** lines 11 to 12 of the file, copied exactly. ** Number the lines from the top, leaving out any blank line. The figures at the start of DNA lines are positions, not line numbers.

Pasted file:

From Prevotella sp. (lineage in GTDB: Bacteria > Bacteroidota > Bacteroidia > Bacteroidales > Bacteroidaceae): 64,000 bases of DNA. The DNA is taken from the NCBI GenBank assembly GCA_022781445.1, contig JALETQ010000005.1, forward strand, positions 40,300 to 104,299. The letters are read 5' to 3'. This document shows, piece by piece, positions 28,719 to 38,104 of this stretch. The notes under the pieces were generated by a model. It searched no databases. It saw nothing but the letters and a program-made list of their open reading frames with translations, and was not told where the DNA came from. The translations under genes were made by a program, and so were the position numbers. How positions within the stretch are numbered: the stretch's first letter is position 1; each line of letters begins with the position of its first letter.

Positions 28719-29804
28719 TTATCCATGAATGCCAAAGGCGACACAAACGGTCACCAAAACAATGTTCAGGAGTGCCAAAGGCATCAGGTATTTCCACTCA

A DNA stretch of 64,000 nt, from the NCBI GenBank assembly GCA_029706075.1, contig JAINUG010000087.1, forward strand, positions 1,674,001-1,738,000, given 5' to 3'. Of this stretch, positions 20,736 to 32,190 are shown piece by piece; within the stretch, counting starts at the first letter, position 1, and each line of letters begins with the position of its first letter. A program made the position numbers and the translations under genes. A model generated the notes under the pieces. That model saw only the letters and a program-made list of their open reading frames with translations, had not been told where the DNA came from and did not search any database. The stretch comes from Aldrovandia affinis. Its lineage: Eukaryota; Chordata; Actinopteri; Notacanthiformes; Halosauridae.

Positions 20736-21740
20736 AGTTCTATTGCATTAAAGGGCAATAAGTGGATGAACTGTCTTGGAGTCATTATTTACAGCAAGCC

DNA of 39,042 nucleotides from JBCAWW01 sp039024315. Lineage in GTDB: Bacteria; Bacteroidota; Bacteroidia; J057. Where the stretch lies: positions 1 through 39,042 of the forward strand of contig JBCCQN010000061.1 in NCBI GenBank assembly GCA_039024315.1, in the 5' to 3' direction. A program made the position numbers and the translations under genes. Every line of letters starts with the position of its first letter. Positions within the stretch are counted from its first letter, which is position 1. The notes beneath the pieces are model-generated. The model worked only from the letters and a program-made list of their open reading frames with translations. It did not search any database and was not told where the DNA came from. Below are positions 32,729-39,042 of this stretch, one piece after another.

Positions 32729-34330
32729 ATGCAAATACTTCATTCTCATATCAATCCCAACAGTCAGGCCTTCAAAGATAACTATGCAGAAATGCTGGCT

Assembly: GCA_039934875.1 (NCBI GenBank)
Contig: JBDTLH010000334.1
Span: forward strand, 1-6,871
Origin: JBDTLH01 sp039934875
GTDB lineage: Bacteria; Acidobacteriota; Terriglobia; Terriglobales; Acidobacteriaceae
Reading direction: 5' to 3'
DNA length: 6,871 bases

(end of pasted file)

Contig: JBDTLH010000334.1
Span: forward strand, 1-6,871